How the SEC plans to fight greenwashing

By some financial standards, climate investors are a curious lot. Many of them are willing to forego higher returns in favor of lower emissions, but even so, they represent a small pool of possible investors, so fund managers have to create products that appeal to both climate investors and conventional investors looking to maximize their returns. The result is ESG funds with higher levels of greenhouse gas emissions than funds selected on the basis of returns. 

ESG investors, however, aren’t so keen on having their investments redirected to companies contravening the goals of their investment and in response to pressure from them, not to mention the White House and Congress, the Securities and Exchange Commission is preparing to issue rules on emissions reporting

All public companies with stock held by public investors over $75 million will be required to report on Scope One, Two and Three emissions. Companies that don’t meet those thresholds will be required to report on just their Scope One and Two emissions. Scope One emissions come from the company’s own facilities and vehicles while Scope Two emissions are those from the company’s energy suppliers and Scope Three emissions include those of other suppliers and emissions produced by customers using the company’s products. The compliance is estimated to cost between $400,000 and $600,000.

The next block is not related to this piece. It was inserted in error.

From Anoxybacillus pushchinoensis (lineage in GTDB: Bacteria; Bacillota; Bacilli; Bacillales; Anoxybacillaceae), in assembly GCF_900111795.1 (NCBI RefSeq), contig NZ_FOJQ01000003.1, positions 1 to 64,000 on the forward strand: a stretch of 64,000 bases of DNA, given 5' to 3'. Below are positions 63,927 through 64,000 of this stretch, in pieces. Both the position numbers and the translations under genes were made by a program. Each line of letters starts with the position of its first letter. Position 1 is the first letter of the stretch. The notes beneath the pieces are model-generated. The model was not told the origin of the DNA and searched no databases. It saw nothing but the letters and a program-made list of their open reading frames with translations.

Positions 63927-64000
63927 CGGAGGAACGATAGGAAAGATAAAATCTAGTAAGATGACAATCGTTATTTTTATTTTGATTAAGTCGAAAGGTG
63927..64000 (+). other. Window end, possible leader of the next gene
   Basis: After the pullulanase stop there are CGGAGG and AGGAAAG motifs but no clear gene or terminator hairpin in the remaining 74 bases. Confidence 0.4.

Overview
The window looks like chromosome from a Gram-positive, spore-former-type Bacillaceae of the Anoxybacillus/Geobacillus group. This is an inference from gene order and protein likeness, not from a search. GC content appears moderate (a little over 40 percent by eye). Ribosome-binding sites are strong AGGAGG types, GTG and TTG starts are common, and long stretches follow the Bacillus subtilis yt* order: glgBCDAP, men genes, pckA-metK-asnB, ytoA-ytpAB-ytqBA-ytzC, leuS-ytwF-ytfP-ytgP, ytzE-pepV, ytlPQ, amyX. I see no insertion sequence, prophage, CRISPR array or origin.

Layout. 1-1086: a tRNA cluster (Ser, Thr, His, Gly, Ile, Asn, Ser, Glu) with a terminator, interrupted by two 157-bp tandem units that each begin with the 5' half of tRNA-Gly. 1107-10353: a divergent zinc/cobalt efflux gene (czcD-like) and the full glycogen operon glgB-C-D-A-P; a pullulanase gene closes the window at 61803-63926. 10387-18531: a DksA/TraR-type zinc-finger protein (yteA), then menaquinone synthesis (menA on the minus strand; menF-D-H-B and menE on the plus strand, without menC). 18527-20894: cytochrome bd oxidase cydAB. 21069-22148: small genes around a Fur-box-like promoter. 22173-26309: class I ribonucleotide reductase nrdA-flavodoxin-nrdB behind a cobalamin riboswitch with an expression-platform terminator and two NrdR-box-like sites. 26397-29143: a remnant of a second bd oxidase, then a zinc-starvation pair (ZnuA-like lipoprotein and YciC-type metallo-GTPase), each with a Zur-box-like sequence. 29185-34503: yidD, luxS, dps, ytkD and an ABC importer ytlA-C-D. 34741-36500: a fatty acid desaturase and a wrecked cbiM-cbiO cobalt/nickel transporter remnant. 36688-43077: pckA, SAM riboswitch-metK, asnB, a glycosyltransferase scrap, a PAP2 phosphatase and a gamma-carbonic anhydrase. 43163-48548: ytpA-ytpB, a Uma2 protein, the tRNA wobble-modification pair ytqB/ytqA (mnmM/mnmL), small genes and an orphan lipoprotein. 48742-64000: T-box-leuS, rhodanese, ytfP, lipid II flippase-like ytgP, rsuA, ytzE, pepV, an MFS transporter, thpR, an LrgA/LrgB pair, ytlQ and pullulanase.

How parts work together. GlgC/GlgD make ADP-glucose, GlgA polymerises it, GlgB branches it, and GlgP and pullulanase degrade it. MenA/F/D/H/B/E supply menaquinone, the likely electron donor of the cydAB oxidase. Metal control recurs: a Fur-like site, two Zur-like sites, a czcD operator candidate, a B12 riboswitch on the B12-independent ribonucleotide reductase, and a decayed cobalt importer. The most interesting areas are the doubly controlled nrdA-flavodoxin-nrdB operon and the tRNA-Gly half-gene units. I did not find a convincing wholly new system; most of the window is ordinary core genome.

But by all accounts, the extra costs will be worth it. 

Not only will the new regulation help standardize climate impact reporting in the corporate world, it will make that reporting more transparent and accessible. This is a big deal for investors and for enforcing emissions regulations. This will help cut down on corporate greenwashing and arm investors — and consumers — with accurate information. 

The ESG investment industry definitely needs it. Last year, the sector was rocked by carbon credit scandals. An article in the journal Science found that carbon offsets failed to stop deforestation while a number of brands were accused of making misleading claims about their purchases of offsets.

Having accurate information will help investors make better decisions. It will also help provide more info on corporate climate goals and businesses’ progress towards meeting them. 
The SEC has repeatedly delayed issuing the rule, most recently in December of last year. It is now expected in the spring of this year.